Some of you readers may recall when I made a pledge to sell my car in order to green my travel around the city. It’s been more than three years now, and I’m happy to report that I haven’t died from lack of access to basic goods yet, so clearly, it IS possible to make work, even in a city as sprawling as Los Angeles. It’s fairly easy to trade in the frustrations of driving, paying for inevitable parking tickets, car insurance, gas, crazy-driver door dings and side view mirrors lopped off by passing cars for the peace of mind that comes with regular exercise and time spent enjoying LA’s incredible outdoor clime. Of course it does have a few drawbacks, the greatest of which being that it’s harder to get out of town to places which are far enough away to necessitate a car but not far enough to be serviced by the Greyhounds and Metrolink trains of the world. There are a few strategies I’ve employed over time to make it work without feeling deprived.
First, I took a good look at the places I travel in a normal day. Since I work “from home” but live off-grid without power, my primary need in the work department is occasional access to an outlet to recharge the computer and internet to post stuff like this, converse with clients, etc. About a year and a half back, I purchased a netbook with a seven hour battery life. Best investment ever! This means that I only have to find an outlet for an hour or so daily to have my portable office up and running for more hours than I can practically stare at a screen. So I hit a local coffee shop each morning, sip tea, upload posts, and download relevant research for the next edition or client. The mile or two walk to and from the shop each morning gives me a chance to start my day outside, practicing walking meditation (a post on this coming soon!) and organizing in my head what I need to accomplish. As a photographer, I carry my camera with me everywhere I go, and this walk also allows me to get interesting shots in the golden light of early morning before most people wake up. What started as an obligation to get to a destination has actually become one of my favorite daily activities!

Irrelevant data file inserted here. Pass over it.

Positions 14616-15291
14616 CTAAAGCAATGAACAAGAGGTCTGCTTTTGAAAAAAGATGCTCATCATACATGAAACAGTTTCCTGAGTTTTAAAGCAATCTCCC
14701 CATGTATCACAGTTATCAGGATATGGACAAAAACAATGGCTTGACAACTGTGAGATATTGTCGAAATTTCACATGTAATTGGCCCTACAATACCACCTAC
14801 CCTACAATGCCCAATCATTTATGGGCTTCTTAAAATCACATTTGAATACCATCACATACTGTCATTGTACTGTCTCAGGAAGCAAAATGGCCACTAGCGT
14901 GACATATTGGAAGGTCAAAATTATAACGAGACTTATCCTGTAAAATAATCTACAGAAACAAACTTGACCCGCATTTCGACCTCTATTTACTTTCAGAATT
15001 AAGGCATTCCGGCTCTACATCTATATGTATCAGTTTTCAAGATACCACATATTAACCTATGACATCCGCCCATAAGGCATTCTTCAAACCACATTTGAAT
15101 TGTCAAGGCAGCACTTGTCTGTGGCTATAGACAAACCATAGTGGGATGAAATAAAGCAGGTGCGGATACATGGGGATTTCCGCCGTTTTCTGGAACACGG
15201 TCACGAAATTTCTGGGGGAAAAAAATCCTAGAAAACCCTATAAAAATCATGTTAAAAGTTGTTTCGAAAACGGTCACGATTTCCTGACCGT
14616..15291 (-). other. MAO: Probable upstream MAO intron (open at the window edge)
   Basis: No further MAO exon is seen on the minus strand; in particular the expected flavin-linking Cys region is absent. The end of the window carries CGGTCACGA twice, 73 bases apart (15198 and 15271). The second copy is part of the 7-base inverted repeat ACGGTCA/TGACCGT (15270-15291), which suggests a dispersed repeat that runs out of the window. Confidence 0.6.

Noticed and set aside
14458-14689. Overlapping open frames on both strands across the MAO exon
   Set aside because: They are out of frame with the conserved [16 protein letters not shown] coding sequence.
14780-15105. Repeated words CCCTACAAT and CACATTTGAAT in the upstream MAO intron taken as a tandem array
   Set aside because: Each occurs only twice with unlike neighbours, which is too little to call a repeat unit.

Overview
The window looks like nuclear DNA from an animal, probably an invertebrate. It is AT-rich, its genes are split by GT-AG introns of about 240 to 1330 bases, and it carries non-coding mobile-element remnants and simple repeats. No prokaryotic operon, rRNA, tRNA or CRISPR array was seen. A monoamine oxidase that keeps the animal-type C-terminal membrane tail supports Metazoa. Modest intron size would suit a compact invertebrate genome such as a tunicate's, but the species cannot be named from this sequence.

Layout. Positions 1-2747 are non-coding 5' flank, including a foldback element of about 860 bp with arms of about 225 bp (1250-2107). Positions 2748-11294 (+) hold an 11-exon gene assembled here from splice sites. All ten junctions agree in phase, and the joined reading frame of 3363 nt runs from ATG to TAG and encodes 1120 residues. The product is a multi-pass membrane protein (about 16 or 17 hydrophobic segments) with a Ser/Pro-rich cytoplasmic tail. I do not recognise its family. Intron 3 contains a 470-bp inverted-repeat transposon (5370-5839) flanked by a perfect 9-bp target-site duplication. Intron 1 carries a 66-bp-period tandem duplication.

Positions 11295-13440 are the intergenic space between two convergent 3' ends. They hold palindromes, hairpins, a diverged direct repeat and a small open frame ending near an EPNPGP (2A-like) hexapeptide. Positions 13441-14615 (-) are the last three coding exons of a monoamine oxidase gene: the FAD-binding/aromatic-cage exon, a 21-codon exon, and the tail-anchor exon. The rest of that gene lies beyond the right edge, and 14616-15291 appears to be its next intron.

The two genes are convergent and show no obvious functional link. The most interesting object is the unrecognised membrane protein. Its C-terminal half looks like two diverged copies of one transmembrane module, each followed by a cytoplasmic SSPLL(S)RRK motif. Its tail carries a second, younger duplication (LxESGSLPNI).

Over time, I’ve discovered local alternatives to my daily purchases. The other day, I found the best little pupuseria while walking by on an errand, saving me a bus trip across town to my other favorite streetside vendor. How’s that for ultra-localizing life! Many people drive all over creation going to stores that they are used to frequenting when there exist alternatives right within their own communities. By shopping locally, not only will you save frustration and gas/insurance money, you might also get to know your local business owners better, which helps build stronger community ties. Of course, supporting your local Best Buy over a family run electronics shop just because it’s down the road isn’t necessarily what I’m talking about, but even franchise businesses are run by individual owners who may be from your community. Take the time to ask, it can often lead to an enlightening conversation.
When needing to get out further than walkable distance, I can get most places for $3, the current price of a round trip bus or metro ticket in these parts. Sure, it takes about fifteen minutes to walk to or from the metro station, but I simply view it all as exercise and think about the money I save by not having a gym membership while I walk. If the destination lies off a main bus or metro line, then I might ride my bike to the station, which cuts the travel time down even more.